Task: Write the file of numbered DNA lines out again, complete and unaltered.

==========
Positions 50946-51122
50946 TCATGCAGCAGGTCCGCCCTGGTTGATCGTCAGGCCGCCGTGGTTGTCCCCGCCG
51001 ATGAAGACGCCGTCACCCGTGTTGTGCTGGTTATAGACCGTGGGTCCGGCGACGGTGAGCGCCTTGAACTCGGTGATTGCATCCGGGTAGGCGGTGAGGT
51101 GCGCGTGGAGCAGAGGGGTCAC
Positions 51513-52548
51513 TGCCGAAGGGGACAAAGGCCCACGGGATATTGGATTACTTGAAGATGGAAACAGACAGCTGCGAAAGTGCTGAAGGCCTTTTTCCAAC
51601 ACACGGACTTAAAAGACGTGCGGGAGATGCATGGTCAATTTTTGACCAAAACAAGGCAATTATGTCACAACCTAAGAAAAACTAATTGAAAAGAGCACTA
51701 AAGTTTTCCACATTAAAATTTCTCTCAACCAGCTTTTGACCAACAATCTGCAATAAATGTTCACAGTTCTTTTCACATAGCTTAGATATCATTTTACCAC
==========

Positions 50946-51122
50946 TCATGCAGCAGGTCCGCCCTGGTTGATCGTCAGGCCGCCGTGGTTGTCCCCGCCG
51001 ATGAAGACGCCGTCACCCGTGTTGTGCTGGTTATAGACCGTGGGTCCGGCGACGGTGAGCGCCTTGAACTCGGTGATTGCATCCGGGTAGGCGGTGAGGT
51101 GCGCGTGGAGCAGAGGGGTCAC
Positions 51513-52548
51513 TGCCGAAGGGGACAAAGGCCCACGGGATATTGGATTACTTGAAGATGGAAACAGACAGCTGCGAAAGTGCTGAAGGCCTTTTTCCAAC
51601 ACACGGACTTAAAAGACGTGCGGGAGATGCATGGTCAATTTTTGACCAAAACAAGGCAATTATGTCACAACCTAAGAAAAACTAATTGAAAAGAGCACTA
51701 AAGTTTTCCACATTAAAATTTCTCTCAACCAGCTTTTGACCAACAATCTGCAATAAATGTTCACAGTTCTTTTCACATAGCTTAGATATCATTTTACCAC